Many Israelis who agree with that assessment nevertheless say that in order to ?preserve Israel’s Jewish and democratic character, a Palestinian state has to be ?established. These people are pushing for an Israeli withdrawal to the 1967 borders, ?either by means of a treaty with the Palestinians or unilaterally. ?
As someone who supported Sharon’s disengagement from Gaza in 2005, how do you ?view the situation today??
“I supported Sharon for two reasons. First of all, I thought it was a strategic retreat, ?delineating a boundary that was more secure for Israeli civilians, who were being killed ?daily by Palestinian suicide bombers. Secondly, I thought that if the Palestinians were to ?do what they subsequently ended up doing, Sharon would react forcefully. But then ?Sharon had a stroke and Olmert took over. And Olmert waited three years before ?responding to the missile-fire from Gaza.
“Lebanon was another example. So there are two living experiments involving Israeli withdrawals. To think that withdrawal from other territories would have a better result is ludicrous. In fact, it would have a much worse result. To blame Israel for any of it is irrational.”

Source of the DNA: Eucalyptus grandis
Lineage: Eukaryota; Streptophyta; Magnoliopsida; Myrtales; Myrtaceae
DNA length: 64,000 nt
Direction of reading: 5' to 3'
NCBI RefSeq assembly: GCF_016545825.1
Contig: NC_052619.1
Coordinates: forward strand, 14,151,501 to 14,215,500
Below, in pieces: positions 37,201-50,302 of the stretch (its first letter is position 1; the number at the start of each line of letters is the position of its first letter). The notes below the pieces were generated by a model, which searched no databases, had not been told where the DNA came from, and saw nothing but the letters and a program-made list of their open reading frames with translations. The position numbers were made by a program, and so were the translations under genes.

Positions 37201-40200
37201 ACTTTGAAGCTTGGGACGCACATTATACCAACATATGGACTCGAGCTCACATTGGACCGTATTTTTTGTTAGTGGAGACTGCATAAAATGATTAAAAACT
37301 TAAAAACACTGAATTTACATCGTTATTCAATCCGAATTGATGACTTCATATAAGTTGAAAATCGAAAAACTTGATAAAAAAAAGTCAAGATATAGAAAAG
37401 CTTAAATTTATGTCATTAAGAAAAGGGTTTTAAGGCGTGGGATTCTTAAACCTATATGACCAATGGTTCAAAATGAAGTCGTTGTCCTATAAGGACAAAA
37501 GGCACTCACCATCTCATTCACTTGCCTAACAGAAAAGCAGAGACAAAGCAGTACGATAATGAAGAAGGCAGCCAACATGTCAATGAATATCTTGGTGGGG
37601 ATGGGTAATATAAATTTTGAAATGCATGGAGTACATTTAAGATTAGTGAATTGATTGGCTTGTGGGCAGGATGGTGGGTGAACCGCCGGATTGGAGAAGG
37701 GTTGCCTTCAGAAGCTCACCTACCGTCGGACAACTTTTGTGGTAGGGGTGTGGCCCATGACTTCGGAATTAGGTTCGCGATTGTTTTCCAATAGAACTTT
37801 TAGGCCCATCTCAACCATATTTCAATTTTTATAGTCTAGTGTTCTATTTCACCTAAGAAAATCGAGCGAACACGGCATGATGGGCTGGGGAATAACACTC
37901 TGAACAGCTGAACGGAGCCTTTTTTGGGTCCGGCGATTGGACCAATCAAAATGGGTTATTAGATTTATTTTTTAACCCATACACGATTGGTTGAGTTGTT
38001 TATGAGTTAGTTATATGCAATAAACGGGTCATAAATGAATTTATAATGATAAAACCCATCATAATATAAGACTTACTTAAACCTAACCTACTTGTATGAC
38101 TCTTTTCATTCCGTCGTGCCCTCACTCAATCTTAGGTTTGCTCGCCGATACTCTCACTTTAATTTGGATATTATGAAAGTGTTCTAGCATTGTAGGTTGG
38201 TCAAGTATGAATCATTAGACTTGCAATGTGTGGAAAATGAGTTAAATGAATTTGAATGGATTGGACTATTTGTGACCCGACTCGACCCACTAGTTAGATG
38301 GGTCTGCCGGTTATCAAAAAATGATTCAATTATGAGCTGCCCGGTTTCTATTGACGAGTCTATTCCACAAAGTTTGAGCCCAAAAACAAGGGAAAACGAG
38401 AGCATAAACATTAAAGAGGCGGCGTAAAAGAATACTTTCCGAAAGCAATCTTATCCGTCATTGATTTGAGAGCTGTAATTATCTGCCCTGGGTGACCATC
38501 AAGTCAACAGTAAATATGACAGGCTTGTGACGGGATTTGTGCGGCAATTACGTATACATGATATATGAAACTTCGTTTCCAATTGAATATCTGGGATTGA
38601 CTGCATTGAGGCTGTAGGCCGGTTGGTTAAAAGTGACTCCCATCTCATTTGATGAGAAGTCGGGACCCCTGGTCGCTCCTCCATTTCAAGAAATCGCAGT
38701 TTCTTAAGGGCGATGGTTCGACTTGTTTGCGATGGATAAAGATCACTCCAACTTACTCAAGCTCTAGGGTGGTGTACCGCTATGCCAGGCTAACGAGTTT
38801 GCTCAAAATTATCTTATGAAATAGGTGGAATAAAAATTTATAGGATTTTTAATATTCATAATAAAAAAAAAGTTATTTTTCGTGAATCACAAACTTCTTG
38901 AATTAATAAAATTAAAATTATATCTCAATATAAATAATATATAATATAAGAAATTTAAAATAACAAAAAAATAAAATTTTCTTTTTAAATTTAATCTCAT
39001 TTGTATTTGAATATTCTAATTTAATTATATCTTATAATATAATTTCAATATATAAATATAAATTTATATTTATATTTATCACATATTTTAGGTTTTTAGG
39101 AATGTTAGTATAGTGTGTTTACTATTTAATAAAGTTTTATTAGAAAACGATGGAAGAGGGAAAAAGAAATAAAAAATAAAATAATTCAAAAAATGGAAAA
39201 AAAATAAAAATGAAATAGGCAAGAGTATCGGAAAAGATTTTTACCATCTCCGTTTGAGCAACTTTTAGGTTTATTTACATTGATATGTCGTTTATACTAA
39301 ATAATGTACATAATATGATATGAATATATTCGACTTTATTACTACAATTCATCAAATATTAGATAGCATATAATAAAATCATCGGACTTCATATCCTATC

Does it constitute anti-Semitism?
“In many cases it does. I’m not prepared to say that Livni and Olmert are anti-Semites. But I’m certainly prepared to say that many people who support such a position, ?including if they’re Jewish, are anti-Semites. I don’t like the concept of the self-hating Jew, because most of the supposedly self-hating Jews I’ve known are madly in love with themselves.”
Is being anti-Israel a category of its own, distinguishable from anti-Semitism?
“Almost immediately after the Six Day War, the Left all over the world began turning against Israel. I then wrote a piece in which I said that anti-Zionism was becoming increasingly difficult to distinguish from anti-Semitism. This caused a furor for which I have still not been forgiven all these years later. When I said this at a meeting of the American Jewish Committee, people actually got up and walked out. And when I published it in Commentary, there were letters cancelling subscriptions and accusing me of saying that anybody who criticizes Israel is an anti-Semite. That is not what I said, and I didn’t believe it then. But I’m beginning to believe it now.